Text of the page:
The Harvey’s Lake loon chick in the rehabilitation swimming pool at Center for Wildlife, York, Maine, 8/10
This past summer VCE was involved in two very different loon chick rescues with very different outcomes. Although these ordeals did not have a lot in common, they each had dedicated and caring volunteers, willing to use their time and resources to help these birds.
Part 1: Harvey’s Lake Chick
On the gray sand of Harvey’s Lake beach in Barnet, VT, only a few steps from the water’s edge, sat a loon chick with its downy gray feathers and straight, pointed beak.
This chick had hatched around June 19, but a month later was spotted wandering by itself away from its parents. On Friday, July 28, Loon Conservation Project volunteer Jan Parsons found the bird in a parking lot near the swimming beach of Harvey’s Lake, a quarter mile away from the shoreline.
After keeping the loon in her bathtub for the afternoon, Jan brought it to the Vermont Institute of Natural Science (VINS) in Quechee, VT. Staff members Bren Lundborg and Grae O’Toole utilized their new waterbird pool to house and monitor the chick. Bren’s initial assessment reported that the bird appeared thin and lethargic, with no visible injuries. The loon was attempting to bite its rescuers in self-defense but lacked energy.
An X-ray on Monday revealed a sinker and hook inside the chick, and its lead levels had tripled over the weekend. Once lead is swallowed and in a loon’s gizzard, it dissolves into their bloodstream, leading to lead poisoning. Affected loons can’t fly, swim in uneven circles, and experience tremors. By the time such symptoms of severe lead poisoning appear, it cannot be cured and the bird typically dies in about two weeks.
Despite the high possibility that this loon chick wouldn’t survive, every effort was made to save the bird’s life. The chick was transferred to the Center for Wildlife in York, ME, where it was put under anesthesia and its gizzard was lavaged. It took two attempts over two days to wash the lead sinker out, after which the chick underwent a treatment for lead poisoning called chelation, using a medicine that binds to lead and flushes it out through urine. This treatment only works if the lead was recently ingested. This was also the first time that this procedure was performed on a Vermont loon. In most cases, it’s too late for this lead poisoning treatment by the time it’s clear that the bird is in trouble—displaying beaching behavior like this chick when it was found.
But the chick appeared to be on the mend, so it was transferred once more to the Biodiversity Research Institute (BRI) in Portland, ME. BRI took custody of the bird and continued to care for it, preparing for it to be released in Massachusetts. After it arrived in western MA, the chick seemed to be doing well, then passed away suddenly.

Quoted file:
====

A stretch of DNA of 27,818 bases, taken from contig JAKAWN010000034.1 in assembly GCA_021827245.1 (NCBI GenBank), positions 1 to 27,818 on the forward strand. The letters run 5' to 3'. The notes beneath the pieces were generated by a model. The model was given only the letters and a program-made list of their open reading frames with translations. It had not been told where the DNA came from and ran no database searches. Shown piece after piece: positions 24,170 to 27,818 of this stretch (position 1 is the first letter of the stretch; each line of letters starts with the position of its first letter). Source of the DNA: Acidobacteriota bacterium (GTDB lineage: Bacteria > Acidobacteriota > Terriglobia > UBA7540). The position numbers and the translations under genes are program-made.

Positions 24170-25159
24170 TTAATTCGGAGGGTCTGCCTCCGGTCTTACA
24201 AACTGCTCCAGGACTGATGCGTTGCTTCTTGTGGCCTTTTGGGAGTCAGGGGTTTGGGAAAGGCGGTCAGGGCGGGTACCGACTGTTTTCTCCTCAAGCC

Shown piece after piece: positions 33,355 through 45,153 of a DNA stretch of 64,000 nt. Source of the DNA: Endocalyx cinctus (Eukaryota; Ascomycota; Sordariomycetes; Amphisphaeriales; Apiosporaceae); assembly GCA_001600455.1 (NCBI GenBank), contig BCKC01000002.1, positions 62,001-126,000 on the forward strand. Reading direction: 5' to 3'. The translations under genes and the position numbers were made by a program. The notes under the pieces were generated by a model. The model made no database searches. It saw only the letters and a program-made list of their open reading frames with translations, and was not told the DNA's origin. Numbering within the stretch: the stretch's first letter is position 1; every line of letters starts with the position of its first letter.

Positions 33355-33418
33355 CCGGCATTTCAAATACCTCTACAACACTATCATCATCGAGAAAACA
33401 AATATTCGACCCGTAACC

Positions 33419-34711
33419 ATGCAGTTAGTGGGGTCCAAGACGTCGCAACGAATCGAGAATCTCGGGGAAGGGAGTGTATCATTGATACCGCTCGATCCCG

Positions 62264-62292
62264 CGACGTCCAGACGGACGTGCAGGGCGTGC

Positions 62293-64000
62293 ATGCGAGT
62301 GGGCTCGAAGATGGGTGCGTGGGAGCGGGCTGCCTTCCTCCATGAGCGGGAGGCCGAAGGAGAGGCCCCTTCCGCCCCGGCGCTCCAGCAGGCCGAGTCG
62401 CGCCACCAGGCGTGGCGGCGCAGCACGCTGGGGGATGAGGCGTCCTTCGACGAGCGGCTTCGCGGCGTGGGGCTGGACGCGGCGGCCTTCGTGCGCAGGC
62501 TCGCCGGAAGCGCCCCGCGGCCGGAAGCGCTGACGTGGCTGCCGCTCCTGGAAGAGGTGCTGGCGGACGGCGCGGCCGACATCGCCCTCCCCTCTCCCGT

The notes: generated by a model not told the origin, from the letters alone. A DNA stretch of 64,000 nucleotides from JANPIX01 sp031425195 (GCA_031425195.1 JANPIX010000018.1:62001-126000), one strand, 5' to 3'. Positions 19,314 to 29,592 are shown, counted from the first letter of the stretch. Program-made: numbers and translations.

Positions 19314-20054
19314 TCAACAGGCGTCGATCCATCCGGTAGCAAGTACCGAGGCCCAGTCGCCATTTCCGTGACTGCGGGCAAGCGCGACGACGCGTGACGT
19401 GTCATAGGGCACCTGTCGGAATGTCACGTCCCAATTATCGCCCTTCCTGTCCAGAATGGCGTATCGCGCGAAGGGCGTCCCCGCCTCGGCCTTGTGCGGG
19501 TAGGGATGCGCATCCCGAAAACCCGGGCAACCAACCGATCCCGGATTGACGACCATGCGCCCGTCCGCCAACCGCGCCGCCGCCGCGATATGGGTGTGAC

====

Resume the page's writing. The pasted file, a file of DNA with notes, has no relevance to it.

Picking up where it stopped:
While this is a sad story, it’s not a rare one. Every year, lead tackle and discarded monofilament lines are responsible for nearly 50% of loon deaths in Vermont. This summer, VCE began spearheading an effort to reduce the amount of lead in people’s tackle boxes and clean up discarded fishing gear. To read more about the program and learn what you can do to help, visit our Loons and Lead Tackle page.
Part 2: Ricker Pond Chick
In mid-August, a loon chick was sighted over the dam downstream from Ricker Pond in Groton, VT. After searching the area, VCE’s Loon Conservation Project Biologist Eric Hanson, Seasonal Loon Biologist Eloise Girard, and 13-year-old volunteer Nora found the chick on the bank next to the fast-flowing stream. The chick was around nine weeks old, so its parents were still around to care for it. Hanson determined it should be released back on the pond, as it was old enough to feed itself, and Nora did the honors.
A week later, the same incident occurred, and whoever reported the chick carried it back to the pond. Hanson drove there to investigate and found the bird in a weakened state, trying to feed near the shore. Though he didn’t think it had a high chance of survival, loon volunteer Jan Parson transported the chick to VINS, where they used their small waterbird pool to rehabilitate the bird over the next few weeks.
The chick was at least two to three pounds underweight. VINS had live bait delivered by BRI, which helped the bird to start eating and gaining weight. Its feathers were also badly neglected and no longer waterproof, but as it got stronger, the bird learned to preen and its feathers were restored. Through the care of BRI and VINS, the chick was able to make a full recovery.
At that point, the chick was transferred to BRI on September 12, who released it onto Buckley-Dunton Pond in western Massachusetts where it could be monitored almost daily. It fledged and flew off by September 28.
Then on October 19, BRI Loon Program Director Lucas Savoy, reported that their seasonal staff sighted the Ricker Pond chick on Stockbridge Bowl, in Stockbridge, MA, a lake approximately 9 miles west of its release lake. The chick appeared to be healthy and thriving.
Even though the loon chick’s chances of survival were slim, this story shows that all of the effort put into rescuing and rehabilitating the chick was worth it. Thank you to everyone who played a role in this success story!
To read more about the Loon Conservation Project, visit the project page.